It's never too late to start exercising, and see a huge improvement in your health as a result.
A relatively small amount, such as walking or cycling for just 20 minutes a day, for instance, can reduce a 60-year-old's risk of heart disease by a fifth, according to a new study from Sweden.
The researchers also found that regular light spells of exercise were more beneficial than long and vigorous ones. So every little helps...
1. Hide the phone
OK, actually hiding the phone could prove to be counterproductive. But rather than keeping your cordless or mobile phone by your side at home, leave it in another room so you have to move – quickly – to answer it. 'And when you're chatting on the phone, resist the urge to slump into an armchair,' says personal trainer Lee Pickering from DW Fitness Clubs. 'Keep moving around the house while you talk.' Simply standing rather than sitting can burn up to 50 more calories in an hour.
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2. Choose a basket
Only buying a few items in the supermarket? 'Carry a basket instead of using a trolley to work the muscles in your arms and build up strength in your bones,' suggests fitness expert Diana Moran, who's the new ambassador for Seven Seas Cod Liver Oil. 'And if you're driving, resist the temptation to park your car near the entrance so you can fit in a walk to the store and back.' Even better, leave the car at home and walk or cycle instead.
Nine ways to get more out of your walks
3. Lose the TV remote
Remember the days when you had to get up from the sofa if you wanted to change channel? It's time to revisit them. Changing channels manually can burn up to 15 calories an hour, according to a 2012 report from the British Nutrition Foundation. And if you get up and move around during the ad breaks, you'll burn considerably more.
Two minutes an hour to better health
4. Start the day with a stretch
The simple act of stretching improves flexibility and range of motion, which becomes increasingly important as we get older. Yoga expert Abi Mills (www.abimillsyoga.com) suggests: 'When you wake in the morning, before you even sit up, point your toes, stretch your arms over your head and and stretch our your entire body. Relax and repeat five times. Take a few long deep breaths to start your day full of energy.'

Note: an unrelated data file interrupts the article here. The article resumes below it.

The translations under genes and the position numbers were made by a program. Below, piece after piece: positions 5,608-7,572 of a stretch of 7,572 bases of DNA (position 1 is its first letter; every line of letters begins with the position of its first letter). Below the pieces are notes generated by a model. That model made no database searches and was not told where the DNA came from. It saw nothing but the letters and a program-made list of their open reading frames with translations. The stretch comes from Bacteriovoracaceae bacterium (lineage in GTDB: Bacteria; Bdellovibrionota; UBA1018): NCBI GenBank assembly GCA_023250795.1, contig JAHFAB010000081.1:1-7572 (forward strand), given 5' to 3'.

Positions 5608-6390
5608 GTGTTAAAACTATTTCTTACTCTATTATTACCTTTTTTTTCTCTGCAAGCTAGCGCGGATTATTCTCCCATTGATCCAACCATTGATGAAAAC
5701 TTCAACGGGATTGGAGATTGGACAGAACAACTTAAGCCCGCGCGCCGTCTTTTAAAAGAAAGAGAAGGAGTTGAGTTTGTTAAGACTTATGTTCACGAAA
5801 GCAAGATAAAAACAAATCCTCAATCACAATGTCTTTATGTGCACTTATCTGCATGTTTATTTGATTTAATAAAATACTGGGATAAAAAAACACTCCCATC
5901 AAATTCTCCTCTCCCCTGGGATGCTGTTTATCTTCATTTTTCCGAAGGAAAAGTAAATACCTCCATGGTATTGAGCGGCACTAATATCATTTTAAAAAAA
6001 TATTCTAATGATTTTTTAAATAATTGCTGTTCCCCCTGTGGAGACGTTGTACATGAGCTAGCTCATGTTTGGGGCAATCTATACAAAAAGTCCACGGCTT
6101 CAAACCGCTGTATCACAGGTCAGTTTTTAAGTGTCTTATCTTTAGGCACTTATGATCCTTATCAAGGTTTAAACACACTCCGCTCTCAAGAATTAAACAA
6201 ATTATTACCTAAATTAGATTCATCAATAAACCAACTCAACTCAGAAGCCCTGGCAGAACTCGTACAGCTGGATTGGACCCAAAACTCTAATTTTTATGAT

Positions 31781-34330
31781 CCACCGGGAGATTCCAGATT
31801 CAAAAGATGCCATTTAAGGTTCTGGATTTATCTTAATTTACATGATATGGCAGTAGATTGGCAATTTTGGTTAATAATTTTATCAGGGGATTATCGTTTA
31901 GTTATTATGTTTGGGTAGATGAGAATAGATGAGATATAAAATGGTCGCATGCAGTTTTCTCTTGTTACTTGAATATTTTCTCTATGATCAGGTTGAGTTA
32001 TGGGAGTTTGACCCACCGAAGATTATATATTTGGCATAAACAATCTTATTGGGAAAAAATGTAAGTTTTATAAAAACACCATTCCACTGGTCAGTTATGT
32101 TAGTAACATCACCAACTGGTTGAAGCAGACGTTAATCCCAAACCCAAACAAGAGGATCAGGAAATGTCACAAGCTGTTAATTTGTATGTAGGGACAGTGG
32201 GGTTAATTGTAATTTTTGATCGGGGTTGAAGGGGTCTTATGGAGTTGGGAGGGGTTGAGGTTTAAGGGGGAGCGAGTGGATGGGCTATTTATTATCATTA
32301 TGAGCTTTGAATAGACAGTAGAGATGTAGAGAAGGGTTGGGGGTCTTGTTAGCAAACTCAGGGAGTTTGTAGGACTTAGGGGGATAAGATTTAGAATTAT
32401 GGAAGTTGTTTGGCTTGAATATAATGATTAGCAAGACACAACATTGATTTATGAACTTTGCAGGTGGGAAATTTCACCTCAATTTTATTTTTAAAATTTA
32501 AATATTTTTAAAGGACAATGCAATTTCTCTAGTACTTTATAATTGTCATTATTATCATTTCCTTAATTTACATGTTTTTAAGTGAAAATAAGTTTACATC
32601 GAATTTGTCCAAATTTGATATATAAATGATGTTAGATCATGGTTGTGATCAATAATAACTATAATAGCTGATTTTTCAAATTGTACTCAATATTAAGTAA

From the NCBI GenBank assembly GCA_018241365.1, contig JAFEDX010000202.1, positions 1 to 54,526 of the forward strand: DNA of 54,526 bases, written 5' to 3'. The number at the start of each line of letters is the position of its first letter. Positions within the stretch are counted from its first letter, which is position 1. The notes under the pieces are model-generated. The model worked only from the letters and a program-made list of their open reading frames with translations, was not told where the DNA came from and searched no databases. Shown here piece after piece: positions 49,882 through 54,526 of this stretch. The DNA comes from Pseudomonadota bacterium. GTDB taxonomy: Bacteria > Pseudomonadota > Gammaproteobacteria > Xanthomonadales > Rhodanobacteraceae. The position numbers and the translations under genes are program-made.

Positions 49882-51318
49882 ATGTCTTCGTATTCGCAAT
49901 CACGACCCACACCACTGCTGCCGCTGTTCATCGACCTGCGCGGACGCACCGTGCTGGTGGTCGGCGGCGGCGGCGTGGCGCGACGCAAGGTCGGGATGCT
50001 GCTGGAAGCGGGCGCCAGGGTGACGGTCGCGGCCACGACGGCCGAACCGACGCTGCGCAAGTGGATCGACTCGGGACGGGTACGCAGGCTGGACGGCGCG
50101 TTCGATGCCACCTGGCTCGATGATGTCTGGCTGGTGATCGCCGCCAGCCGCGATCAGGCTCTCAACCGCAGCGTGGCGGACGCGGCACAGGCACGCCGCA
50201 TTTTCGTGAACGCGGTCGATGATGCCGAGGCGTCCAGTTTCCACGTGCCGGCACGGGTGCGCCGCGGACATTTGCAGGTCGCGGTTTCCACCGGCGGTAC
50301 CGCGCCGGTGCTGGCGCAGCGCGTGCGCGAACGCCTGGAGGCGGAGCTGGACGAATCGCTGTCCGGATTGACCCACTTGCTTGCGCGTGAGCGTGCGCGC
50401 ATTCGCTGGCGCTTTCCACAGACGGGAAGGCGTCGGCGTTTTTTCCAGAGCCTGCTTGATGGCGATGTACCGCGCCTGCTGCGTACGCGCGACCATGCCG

Find out more about yoga
5. Sit and twist
Stuck in a waiting room or sitting at your table at home? 'Make sure your feet are firmly on the floor and that your back is straight,' says Abi Mills. 'Place both hands on to the right thigh or side of the chair and gently take your gaze over your right shoulder. Hold for a few breaths and repeat on the left. Repeat the exercise three times. Doing this daily will improve flexibility in your spine and release and tension in your back.'
6. Ignore the lift
'Whenever possible, use the stairs instead of waiting for the lift,' suggests personal trainer Chris Woodhall from Pure Gym (www.puregym.com). Admittedly, a trip to the fourth floor might mean you need to use the lift on the way up – but that doesn't mean you can't walk down again. And don't feel intimidated by those hassled-looking types who scurry up the stairs two at a time: they're actually burning significantly less calories than those of us who tread on every step, according to a study from the University of Roehampton.
At a loose end? Tidy the kitchen drawers, clear out your wardrobe or do a spot of light dusting. Pottering around the house for two hours a day could burn enough calories to take three inches off your waistline over time, according to recent research from the University of Queensland.
Why not do a spot of gardening to get fit?
8. Turn the heating down
Obviously, we're not suggesting you sit there shivering. But if you've taken our advice to do a spot of pottering, try turning the heating down to encourage yourself to keep warm by moving for a while longer. You can turn it back up again when you've finished.
9. Pack your cupboards wisely
Think only a fool would store the teabags on the top shelf and the biscuits at knee level? Actually, there's method in this madness. 'Storing items you use regularly in low and high cupboards will keep you moving and reaching to improve flexibility,' says Chris Woodhall.
10. Fill up the calendar
You don't need to plan a trip to the gym or a six-mile hike to ensure you get enough exercise. 'However, filling the calendar to ensure you always have something booked in – whether that's tidying up the garden, meeting a friend for coffee or going to an exhibition – will save you from the lure of a couch potato lifestyle,' advises Chris Woodhall. Ultimately, the trick to building more exercise into your day is to keep busy.